Charles Darwin’s discovery of evolution is the pivotal event in the history of biology. His breakthrough not only accounts for organismal changes over time, it implies that living lineages share common ancestry, forming an all-encompassing “tree of life.” Surprisingly, the detailed description of this tree has only been a primary goal of Biology for the last quarter century. This seminar is designed for students who want to explore the tree of vertebrate evolution that late 20th century research has yielded, and who are curious about the human events that led to the comparatively recent “jump starting” of evolutionary historical sciences.
The course has three goals:
-To understand the methods by which the evolutionary tree is reconstructed.
-To explore the known vertebrate tree, survey the organisms on its branches, and highlight major events in their evolutionary history.
-To identify and examine some of vertebrate evolution’s persistent enigmas.
Pursuing them will take us through many evolutionary and paleontological topics. For example, the closet fossil relatives of vertebrates have a mouth, gills, and a spinal column of sorts, but nothing resembling a head. How did this featureless front end give rise to our brains, jaws, eyes, ears, and noses? In how many separate ways did vertebrate anatomy change to facilitate the momentous transition to life on land? How did their ancestors’ jaw bones get transformed into part of the mammalian ear? Why do a turtle’s ribs grow outside of its arms and legs? Why does an adult crocodile’s heart resemble that of a human fetus? These and many more intriguing topics await.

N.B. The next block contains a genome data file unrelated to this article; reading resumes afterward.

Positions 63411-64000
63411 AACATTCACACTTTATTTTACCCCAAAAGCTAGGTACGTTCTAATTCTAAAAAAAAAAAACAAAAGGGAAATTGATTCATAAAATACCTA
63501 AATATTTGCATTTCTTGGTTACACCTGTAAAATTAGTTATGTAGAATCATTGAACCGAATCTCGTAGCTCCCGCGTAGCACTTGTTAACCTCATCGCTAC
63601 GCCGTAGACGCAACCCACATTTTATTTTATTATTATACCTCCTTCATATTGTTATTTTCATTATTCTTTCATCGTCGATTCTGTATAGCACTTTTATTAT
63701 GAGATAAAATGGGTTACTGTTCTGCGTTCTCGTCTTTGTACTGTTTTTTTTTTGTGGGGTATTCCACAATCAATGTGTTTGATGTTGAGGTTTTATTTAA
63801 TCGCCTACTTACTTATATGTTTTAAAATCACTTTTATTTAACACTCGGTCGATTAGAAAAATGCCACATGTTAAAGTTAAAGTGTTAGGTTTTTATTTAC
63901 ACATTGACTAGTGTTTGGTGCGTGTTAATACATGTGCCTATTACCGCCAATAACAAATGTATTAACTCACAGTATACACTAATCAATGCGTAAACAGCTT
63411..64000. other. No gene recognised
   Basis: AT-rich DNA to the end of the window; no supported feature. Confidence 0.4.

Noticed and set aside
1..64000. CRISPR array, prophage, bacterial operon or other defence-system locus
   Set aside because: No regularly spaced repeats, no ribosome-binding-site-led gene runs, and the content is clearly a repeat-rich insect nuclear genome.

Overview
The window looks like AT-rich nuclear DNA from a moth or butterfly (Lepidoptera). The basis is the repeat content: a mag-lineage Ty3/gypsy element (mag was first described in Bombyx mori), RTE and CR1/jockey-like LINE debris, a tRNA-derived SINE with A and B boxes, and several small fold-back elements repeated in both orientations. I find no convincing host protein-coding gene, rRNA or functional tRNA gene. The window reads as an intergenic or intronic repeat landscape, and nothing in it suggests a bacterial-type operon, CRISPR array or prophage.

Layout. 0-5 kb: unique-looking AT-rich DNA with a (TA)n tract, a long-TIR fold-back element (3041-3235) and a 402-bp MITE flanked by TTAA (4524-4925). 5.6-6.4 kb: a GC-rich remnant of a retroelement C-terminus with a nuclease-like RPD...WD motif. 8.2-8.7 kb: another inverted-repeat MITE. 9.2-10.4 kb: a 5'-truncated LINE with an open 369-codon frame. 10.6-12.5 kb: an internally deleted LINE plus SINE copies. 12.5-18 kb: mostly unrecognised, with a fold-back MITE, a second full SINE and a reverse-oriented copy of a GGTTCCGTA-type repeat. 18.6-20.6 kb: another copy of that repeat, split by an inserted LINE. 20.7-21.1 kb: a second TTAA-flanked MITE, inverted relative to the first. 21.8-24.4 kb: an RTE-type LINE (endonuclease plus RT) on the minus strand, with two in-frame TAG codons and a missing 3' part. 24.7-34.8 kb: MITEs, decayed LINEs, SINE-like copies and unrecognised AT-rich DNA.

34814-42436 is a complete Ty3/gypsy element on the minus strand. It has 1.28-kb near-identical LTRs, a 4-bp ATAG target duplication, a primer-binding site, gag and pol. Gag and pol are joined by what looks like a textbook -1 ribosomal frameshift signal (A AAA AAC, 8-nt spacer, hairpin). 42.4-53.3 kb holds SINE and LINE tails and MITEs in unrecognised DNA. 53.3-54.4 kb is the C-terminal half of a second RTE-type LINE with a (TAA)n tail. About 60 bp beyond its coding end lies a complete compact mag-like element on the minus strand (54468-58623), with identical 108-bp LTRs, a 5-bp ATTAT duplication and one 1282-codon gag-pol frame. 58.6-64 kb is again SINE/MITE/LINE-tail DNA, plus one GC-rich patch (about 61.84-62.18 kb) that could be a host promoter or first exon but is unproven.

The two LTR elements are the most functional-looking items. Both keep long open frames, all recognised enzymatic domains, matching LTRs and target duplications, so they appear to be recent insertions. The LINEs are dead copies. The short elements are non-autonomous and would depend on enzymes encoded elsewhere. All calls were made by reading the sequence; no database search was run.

Investigations of the history of evolutionary studies, from its pre-Darwinian beginnings to its late twentieth century explosion will center on the modern method of phylogenetic systematics, the premier technique for reconstructing evolutionary history. We will learn how it came to be and how it differs from earlier, more subjective methods. To understand how it uses anatomical or genetic information to reconstruct the evolutionary tree, students will not only study the method’s theory, they will become familiar with its practice through their research projects.
The course culminates in a look beyond the vertebrate tree to ask, “So what? How is the tree of evolution useful to other areas of science?” Here, we will address such issues as the relationship between evolution and ecology–how an organism’s history constrains its future evolutionary options, and between evolution and Geology–how geological data influence our interpretation of evolutionary history, and vice versa.
Seminar sessions are divided between lectures, large group discussions, or small group exercises. No prior college-level knowledge is assumed, however a basic familiarity with evolution and vertebrate diversity will be helpful. A genuine interest in animals is essential. Readings are from primary and secondary scientific literature.
• The grade is based on two exams, short proof-of-concept exercises, and a research project.